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Cancer Cells "Reprogram" Energy Needs to Grow and Spread, Study Suggests - 05/07/2007
Cancer Cells "Reprogram" Energy Needs to Grow and Spread, Study Suggests
Release Date: May 7, 2007
Studying a rare inherited syndrome, researchers at Johns Hopkins have found that cancer cells can reprogram themselves to turn down their own energy-making machinery and use less oxygen, and that these changes might help cancer cells survive and spread.
The Hopkins scientists report that the loss of a single gene in kidney cancer cells causes them to stop making mitochondria, the tiny powerhouses of the cell that consume oxygen to generate energy.
Instead, the cancer cells use the less efficient process of fermentation, which generates less energy but does not require oxygen. As a result, the cancer cells must take in large amounts of glucose. The appetite of cancer cells for glucose is so great that it can be used to identify small groups of tumor cells that have spread throughout the body.
Although changes in mitochondria have been described in many cancers, the Hopkins study shows for the first time how a cancer-causing mutation can block their production.
“There must be a strong advantage to cancer cells to stop using a highly efficient process in favor of one that generates much less energy,” says Gregg Semenza, M.D., Ph.D., professor of pediatrics and director of the vascular biology program in the Institute for Cell Engineering at Johns Hopkins.
But turning down the “thermostat” in a sense, may give the cancer cell a survival edge. Reporting in the May 8 issue of Cancer Cell, Semenza and his colleagues found that if they reversed the switch and forced kidney cancer cells to start making mitochondria again, the cells produced increased amounts of free radicals, which can cause cells to stop dividing or even die.
Semenza’s team uncovered the mitochondrial mechanism in a study of Von Hippel-Lindau (VHL) syndrome, caused by a single gene mutation and characterized by the tendency to develop tumors in many parts of the body, including the kidney, brain and adrenal glands.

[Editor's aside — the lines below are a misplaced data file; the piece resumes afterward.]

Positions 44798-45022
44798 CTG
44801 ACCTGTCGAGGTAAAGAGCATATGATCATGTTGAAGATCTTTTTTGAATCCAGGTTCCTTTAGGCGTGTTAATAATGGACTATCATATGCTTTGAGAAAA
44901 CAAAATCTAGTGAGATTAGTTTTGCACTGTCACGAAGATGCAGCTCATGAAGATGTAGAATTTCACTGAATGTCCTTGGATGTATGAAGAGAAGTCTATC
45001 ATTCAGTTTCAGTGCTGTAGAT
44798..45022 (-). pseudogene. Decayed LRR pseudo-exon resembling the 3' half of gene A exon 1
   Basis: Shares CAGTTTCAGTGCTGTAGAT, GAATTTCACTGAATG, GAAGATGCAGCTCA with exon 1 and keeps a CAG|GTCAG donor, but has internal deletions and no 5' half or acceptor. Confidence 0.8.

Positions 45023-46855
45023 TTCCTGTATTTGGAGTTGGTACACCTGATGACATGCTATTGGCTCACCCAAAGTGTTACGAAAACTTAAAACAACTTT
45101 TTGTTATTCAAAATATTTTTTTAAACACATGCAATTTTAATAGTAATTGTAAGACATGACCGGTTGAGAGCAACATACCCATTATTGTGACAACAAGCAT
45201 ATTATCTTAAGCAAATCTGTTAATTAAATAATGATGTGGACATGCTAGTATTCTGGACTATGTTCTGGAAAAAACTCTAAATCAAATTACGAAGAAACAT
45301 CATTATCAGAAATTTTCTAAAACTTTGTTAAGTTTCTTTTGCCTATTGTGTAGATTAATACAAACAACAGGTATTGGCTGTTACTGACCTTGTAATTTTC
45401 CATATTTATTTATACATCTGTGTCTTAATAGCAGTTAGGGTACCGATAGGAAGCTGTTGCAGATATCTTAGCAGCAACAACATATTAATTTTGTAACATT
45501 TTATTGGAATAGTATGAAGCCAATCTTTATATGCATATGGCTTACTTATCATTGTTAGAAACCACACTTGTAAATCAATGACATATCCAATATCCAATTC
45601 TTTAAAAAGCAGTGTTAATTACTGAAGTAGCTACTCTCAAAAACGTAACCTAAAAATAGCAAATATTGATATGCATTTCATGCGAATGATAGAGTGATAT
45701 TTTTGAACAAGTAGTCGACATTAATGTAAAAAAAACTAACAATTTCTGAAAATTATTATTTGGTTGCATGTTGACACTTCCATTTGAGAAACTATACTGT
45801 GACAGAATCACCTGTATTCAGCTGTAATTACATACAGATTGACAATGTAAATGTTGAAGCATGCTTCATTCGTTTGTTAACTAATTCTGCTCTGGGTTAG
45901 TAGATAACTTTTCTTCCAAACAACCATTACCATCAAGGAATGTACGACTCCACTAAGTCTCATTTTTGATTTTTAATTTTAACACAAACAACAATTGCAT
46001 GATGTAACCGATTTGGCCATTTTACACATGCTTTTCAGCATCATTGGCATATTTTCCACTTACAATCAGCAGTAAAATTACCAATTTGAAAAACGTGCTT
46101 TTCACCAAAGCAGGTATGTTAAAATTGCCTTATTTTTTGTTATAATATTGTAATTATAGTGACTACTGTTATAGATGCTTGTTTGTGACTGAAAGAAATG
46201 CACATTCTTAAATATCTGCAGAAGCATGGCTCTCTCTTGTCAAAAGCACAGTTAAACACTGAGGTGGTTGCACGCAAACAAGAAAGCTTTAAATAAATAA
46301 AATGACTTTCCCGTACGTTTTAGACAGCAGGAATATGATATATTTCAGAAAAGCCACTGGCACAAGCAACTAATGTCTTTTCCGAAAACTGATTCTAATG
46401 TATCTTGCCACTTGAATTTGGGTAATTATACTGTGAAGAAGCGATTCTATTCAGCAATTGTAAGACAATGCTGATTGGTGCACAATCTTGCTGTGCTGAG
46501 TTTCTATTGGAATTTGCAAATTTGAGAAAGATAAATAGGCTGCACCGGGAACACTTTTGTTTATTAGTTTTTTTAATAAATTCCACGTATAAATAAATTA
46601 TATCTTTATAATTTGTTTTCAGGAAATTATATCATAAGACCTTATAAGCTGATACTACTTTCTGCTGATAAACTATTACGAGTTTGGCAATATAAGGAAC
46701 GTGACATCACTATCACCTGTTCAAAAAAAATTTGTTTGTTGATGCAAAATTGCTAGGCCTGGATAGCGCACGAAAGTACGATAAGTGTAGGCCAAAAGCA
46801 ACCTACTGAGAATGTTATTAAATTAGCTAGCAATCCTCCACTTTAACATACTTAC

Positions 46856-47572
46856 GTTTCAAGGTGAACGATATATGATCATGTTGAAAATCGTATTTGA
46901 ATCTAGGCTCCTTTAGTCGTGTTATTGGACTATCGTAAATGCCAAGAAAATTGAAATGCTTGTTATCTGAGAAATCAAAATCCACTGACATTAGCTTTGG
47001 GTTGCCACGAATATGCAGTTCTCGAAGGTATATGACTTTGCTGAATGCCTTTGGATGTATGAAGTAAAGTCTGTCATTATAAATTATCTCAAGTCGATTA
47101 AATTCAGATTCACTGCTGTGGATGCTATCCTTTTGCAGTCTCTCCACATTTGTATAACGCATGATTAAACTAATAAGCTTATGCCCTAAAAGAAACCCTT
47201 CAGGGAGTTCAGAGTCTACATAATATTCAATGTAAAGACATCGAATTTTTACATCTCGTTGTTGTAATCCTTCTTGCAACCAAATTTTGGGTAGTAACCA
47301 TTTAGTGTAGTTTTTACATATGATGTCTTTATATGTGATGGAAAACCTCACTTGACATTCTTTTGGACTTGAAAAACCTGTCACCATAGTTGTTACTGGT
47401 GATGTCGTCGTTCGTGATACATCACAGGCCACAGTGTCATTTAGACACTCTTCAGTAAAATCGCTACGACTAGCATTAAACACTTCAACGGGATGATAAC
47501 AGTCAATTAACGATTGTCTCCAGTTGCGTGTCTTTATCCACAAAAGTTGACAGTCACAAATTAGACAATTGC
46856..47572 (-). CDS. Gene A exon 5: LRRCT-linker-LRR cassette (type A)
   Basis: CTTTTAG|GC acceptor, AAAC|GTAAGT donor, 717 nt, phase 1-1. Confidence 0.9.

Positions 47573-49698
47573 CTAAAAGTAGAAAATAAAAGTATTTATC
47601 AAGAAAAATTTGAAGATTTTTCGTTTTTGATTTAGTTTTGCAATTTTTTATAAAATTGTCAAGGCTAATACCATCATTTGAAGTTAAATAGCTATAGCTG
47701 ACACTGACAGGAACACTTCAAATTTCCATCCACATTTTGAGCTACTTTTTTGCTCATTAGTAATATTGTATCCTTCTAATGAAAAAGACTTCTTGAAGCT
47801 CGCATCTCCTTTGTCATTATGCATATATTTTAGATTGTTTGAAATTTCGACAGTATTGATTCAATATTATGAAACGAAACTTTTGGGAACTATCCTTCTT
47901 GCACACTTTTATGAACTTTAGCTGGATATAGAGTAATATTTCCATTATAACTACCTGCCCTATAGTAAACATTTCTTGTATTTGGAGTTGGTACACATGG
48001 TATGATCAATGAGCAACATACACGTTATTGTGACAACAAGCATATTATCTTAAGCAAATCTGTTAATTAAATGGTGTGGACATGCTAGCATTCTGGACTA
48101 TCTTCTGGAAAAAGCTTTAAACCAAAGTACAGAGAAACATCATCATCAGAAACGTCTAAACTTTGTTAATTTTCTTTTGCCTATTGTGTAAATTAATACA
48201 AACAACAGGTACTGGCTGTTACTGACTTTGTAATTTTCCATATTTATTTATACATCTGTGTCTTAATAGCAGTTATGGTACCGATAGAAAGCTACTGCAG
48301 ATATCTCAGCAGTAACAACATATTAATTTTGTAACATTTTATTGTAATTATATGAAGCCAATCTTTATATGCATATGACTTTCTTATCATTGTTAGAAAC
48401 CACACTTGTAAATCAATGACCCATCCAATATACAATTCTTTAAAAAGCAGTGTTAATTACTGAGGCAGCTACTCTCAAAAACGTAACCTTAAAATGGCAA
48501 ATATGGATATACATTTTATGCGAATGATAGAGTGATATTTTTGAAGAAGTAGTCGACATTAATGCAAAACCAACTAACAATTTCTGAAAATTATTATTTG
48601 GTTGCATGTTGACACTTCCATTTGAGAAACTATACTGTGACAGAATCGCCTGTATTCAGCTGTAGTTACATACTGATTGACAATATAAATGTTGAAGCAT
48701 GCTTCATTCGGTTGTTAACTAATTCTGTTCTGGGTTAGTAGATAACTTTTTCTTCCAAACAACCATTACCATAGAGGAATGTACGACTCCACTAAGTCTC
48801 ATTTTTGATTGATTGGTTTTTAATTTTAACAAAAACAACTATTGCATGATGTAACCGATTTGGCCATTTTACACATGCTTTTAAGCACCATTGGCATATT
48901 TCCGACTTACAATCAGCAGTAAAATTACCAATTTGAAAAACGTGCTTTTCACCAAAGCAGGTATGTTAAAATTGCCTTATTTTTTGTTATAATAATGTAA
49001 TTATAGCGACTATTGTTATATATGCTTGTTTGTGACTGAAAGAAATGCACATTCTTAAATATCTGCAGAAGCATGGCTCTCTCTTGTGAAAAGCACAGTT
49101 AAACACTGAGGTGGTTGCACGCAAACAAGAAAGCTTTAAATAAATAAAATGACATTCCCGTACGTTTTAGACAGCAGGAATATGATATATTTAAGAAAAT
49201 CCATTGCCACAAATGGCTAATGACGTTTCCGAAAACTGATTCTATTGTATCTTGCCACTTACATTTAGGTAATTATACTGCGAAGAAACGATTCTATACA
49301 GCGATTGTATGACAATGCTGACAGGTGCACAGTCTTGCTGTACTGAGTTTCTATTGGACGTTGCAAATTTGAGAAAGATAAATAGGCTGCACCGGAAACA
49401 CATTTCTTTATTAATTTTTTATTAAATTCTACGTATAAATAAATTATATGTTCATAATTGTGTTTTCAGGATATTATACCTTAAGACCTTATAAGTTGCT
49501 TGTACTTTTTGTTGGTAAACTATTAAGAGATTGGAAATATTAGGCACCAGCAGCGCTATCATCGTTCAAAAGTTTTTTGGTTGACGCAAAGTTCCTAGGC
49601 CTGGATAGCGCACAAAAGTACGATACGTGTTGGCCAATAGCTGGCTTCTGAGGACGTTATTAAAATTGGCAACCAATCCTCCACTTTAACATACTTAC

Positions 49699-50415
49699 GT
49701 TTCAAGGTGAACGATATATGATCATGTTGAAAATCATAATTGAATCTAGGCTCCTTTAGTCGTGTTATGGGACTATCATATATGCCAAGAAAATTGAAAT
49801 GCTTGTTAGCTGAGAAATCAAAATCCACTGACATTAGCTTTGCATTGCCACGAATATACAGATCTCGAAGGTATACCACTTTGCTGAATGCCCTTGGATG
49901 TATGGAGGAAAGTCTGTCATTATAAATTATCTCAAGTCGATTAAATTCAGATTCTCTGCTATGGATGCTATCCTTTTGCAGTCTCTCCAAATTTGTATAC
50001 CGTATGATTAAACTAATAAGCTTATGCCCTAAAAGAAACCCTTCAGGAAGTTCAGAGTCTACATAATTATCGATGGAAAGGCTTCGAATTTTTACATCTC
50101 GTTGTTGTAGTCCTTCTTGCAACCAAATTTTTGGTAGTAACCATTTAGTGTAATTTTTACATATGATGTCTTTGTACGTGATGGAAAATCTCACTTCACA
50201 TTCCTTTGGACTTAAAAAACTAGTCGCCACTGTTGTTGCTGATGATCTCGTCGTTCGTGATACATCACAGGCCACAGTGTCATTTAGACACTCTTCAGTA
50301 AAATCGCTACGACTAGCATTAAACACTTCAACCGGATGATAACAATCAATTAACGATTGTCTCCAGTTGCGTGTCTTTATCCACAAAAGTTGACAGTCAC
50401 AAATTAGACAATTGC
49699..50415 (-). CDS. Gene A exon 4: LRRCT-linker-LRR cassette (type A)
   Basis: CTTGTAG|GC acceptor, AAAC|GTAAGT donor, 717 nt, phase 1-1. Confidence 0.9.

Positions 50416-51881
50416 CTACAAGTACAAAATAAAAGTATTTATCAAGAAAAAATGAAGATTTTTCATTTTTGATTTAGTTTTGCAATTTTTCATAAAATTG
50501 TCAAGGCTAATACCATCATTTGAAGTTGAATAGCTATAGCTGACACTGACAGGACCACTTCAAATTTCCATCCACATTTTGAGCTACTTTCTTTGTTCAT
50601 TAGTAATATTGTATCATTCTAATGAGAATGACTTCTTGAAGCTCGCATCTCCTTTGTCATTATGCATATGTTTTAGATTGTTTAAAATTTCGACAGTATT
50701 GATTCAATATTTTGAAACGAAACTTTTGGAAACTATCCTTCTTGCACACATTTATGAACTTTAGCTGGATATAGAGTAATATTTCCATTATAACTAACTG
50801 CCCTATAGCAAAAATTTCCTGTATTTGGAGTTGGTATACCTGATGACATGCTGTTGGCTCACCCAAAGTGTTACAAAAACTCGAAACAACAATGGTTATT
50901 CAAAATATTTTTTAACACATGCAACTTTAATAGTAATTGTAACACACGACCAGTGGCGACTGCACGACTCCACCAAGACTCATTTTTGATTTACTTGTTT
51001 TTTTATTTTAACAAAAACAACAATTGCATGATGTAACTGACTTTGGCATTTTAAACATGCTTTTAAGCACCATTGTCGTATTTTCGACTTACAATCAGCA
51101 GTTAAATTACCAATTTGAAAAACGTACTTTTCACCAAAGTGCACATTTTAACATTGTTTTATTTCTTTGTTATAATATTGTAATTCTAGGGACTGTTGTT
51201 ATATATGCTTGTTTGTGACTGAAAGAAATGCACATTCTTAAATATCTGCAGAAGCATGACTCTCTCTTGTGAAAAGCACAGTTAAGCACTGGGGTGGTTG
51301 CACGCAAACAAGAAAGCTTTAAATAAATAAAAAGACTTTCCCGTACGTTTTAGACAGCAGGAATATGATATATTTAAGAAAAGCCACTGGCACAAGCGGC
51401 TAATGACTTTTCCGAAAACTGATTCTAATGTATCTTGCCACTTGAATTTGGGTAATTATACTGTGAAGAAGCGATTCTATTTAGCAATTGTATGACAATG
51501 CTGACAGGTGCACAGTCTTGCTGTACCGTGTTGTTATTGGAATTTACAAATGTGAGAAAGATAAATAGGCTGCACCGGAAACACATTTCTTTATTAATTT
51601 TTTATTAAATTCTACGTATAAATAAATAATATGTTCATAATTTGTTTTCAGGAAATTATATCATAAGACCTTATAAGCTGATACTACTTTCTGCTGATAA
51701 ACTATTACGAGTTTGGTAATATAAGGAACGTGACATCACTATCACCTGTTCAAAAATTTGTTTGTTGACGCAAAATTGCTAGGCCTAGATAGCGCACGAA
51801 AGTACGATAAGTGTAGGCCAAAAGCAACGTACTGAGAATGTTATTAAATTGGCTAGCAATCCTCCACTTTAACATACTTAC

Semenza and colleagues measured mitochondria content and oxygen use in kidney cancer cells that contain no VHL protein and in the same cells with VHL “engineered” back in. Restoring VHL caused the cells to make two to three times more mitochondria and use two to three times more oxygen.
VHL normally blocks the action of HIF-1, a protein that the Hopkins group discovered in 1992. Cells normally make HIF-1 only under low oxygen conditions, when fermentation is necessary to make energy. However, in the absence of VHL, HIF-1 is active even when oxygen is plentiful and switches on genes that help a cell take up more glucose.
This current work shows that excess HIF-1 counteracts a protein called MYC, which normally stimulates cells to make mitochondria. “Because MYC is turned on in many other cancers, these results suggest that shutting down the mitochondria must be a very important event in kidney cancer,” Semenza notes.
There is currently no treatment available for patients with advanced kidney cancer. Scientists at pharmaceutical companies, the National Cancer Institute, and laboratories at Hopkins and other universities are investigating whether drugs that inhibit HIF-1 may be useful for cancer therapy.
The research was funded by the National Institutes of Health.
Authors on the paper are Huafeng Zhang, Ping Gao, Ryo Fukuda, Balaji Krishnamachary, Karen Zeller, Chi V. Dang and Semenza of Hopkins, and Ganesh Kumar of the University of Chicago.